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Information on the latest vitamin D news and research.

Find out more information on deficiency, supplementation, sun exposure, and how vitamin D relates to your health.

Vitamin D status of exclusively breastfed infants

Dr Clare Wall and colleagues of the University of Auckland recently reported in an interesting paper the vitamin D levels of exclusively breastfed infants in New Zealand.

Wall CR, Grant CC, Jones I. Vitamin D status of exclusively breastfed infants aged 2-3 months. Arch Dis Child. 2013 Jan 8.

They studied 94 infants, mostly of European ancestry, whose average age was 10 weeks. They reported the following:

  • The average vitamin D levels of the 94 infants were 21 ng/ml.
  • In all, 24% of infants had serum 25(OH)D concentration <11 ng/ml, levels associated with rickets.
  • Infants enrolled during winter had a median level of 8 ng/ml while infants tested in the summer had a median concentration of 30 ng/ml. The highest level was 40 ng/ml.
  • Because of ozone depletion in the southern hemisphere, New Zealand’s peak summer ultra violet index values are 40% greater than at corresponding northern hemisphere latitudes.

The authors concluded,

“The infants in this study were predominantly European and considered low risk; however, they still demonstrated low 25(OH)D levels particularly during the winter months. The clinical significance of the low levels particularly in the winter months is not yet understood but there is much evidence to support the importance of vitamin D sufficiency for health.

Furthermore, they recommended,

“Sunlight exposure is the most effective way to improve vitamin D status but is not practical or safe for young infants. Also the enormous seasonal variability in ultraviolet B irradiation and the diversity of skin pigmentation in New Zealand’s population make recommendations around sun exposure and vitamin D very difficult to apply to the individual. Vitamin D supplementation of exclusively breastfed infants should be considered as part of New Zealand’s child health policy.”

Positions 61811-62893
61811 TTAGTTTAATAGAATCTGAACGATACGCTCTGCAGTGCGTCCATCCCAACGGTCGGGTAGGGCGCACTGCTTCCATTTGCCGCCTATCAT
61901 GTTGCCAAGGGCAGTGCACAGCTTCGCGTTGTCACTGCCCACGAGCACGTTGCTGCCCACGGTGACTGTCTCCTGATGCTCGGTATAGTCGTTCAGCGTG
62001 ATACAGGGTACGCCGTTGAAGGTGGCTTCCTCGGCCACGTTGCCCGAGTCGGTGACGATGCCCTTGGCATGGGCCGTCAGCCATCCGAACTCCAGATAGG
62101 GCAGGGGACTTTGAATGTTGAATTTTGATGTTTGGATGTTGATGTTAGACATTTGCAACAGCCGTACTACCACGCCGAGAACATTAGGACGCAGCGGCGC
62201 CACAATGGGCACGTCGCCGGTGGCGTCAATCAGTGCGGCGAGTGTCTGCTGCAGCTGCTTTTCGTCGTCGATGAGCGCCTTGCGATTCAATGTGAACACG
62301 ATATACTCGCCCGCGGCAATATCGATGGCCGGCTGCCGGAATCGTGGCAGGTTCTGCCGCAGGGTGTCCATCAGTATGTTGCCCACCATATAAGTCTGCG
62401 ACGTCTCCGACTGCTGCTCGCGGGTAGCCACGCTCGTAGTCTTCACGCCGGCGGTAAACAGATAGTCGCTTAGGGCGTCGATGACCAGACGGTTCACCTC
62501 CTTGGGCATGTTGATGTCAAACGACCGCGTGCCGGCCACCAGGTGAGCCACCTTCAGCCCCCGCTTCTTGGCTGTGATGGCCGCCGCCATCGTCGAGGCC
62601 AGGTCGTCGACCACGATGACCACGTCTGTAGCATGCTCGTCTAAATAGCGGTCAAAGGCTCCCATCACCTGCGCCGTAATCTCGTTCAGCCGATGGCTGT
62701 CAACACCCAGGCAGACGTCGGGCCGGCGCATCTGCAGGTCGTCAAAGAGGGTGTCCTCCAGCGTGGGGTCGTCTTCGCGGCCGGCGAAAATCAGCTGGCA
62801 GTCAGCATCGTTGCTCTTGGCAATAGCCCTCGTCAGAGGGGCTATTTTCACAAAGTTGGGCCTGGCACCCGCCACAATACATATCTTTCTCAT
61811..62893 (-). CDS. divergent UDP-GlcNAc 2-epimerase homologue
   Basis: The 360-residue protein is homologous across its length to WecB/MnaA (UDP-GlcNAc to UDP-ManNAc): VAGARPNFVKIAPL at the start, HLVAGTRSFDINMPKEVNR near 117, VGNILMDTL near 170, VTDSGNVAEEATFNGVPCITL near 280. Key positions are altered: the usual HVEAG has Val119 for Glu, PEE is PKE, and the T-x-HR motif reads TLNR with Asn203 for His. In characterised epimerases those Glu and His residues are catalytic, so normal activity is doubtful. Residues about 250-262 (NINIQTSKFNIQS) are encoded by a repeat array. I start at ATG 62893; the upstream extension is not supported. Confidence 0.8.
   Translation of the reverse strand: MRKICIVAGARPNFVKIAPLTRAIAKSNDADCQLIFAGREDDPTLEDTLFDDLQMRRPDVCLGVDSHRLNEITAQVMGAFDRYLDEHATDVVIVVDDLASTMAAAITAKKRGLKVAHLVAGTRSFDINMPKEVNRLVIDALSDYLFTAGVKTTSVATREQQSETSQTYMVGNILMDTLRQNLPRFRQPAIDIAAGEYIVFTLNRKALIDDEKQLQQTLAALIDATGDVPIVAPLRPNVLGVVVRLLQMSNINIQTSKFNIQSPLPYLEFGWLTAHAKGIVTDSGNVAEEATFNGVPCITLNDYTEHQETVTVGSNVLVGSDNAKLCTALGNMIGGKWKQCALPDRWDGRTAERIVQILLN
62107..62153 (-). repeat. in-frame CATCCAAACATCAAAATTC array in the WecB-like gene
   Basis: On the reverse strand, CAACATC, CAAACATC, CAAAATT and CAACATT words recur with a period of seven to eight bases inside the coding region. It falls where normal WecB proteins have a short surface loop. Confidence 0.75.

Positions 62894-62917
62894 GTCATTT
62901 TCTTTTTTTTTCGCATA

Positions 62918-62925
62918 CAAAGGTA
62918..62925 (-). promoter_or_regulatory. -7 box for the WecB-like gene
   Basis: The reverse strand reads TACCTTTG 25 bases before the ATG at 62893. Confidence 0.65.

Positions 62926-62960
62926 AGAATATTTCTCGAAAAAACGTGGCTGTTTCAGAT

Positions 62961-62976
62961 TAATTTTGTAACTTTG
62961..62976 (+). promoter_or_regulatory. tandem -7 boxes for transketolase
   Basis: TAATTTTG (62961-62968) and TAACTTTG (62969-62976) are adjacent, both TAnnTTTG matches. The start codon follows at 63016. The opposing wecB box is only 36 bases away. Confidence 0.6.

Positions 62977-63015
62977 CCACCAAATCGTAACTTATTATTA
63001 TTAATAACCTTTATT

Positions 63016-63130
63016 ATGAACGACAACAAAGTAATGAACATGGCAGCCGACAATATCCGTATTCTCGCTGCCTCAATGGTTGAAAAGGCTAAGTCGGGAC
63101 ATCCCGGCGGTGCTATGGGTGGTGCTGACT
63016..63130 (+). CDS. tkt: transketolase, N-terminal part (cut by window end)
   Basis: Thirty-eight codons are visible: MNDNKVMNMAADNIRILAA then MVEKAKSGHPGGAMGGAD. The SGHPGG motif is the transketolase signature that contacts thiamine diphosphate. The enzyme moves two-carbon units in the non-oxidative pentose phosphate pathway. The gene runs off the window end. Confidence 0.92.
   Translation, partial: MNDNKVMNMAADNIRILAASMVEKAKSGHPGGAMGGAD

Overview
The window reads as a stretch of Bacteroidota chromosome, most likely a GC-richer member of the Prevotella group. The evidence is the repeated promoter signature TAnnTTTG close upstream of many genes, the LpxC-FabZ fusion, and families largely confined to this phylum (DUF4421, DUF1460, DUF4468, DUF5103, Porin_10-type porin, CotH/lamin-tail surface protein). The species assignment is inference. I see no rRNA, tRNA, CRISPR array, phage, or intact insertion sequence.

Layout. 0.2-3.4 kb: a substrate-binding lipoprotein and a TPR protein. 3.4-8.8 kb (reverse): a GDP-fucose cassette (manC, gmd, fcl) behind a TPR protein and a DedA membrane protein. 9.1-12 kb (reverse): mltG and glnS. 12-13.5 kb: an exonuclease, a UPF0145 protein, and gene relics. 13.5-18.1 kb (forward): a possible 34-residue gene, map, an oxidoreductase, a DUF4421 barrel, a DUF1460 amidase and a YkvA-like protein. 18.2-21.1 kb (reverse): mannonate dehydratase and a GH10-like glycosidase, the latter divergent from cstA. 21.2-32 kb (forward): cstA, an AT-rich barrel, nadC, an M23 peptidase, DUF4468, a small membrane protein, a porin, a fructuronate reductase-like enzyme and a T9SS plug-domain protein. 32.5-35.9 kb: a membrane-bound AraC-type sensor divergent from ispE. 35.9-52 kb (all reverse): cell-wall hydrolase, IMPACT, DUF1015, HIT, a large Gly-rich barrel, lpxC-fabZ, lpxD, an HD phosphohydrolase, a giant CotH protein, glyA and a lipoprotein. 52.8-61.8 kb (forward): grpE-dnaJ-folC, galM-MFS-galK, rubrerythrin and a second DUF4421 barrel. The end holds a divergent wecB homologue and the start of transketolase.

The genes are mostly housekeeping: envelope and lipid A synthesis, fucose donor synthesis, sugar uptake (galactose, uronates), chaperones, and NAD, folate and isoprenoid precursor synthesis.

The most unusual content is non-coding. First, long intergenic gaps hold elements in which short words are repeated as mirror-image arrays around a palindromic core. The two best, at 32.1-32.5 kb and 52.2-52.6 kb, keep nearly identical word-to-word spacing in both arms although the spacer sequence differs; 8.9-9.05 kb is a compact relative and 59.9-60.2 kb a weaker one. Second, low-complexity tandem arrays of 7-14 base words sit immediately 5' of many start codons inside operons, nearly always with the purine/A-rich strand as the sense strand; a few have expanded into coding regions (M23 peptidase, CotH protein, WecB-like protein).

I agree with this advice, at least for very young infants whose mothers are not sufficient in vitamin D. As we have blogged on before, mothers who supplement with vitamin D at 5000 IU/day or more can give their child enough vitamin D in their breast milk.

For the 99% of mothers who don’t take that much vitamin D, supplementing their babies is most practical. Since babies’ skin may be more delicate than older children, I think it’s best to be fairly sensible in giving your infant sun exposure, limiting it to ten minutes per day of full body sun exposure when your shadow is shorter than you are. While infants should still receive some sun exposure, just remember they may burn faster than adults, especially while they are vitamin D deficient. I believe that historically, infants were hidden away by paleolithic mothers, and got most of their vitamin D from breast milk and not sun exposure.

  About: John Cannell, MD

Dr. John Cannell is founder of the Vitamin D Council. He has written many peer-reviewed papers on vitamin D and speaks frequently across the United States on the subject. Dr. Cannell holds an M.D. and has served the medical field as a general practitioner, emergency physician, and psychiatrist.

8 Responses to Vitamin D status of exclusively breastfed infants

  1. amecrepes says:

    How much do you recommend supplementing infants with Vitamin D3? Any more than the recommended 400 IU, especially during the winter months? Thank you.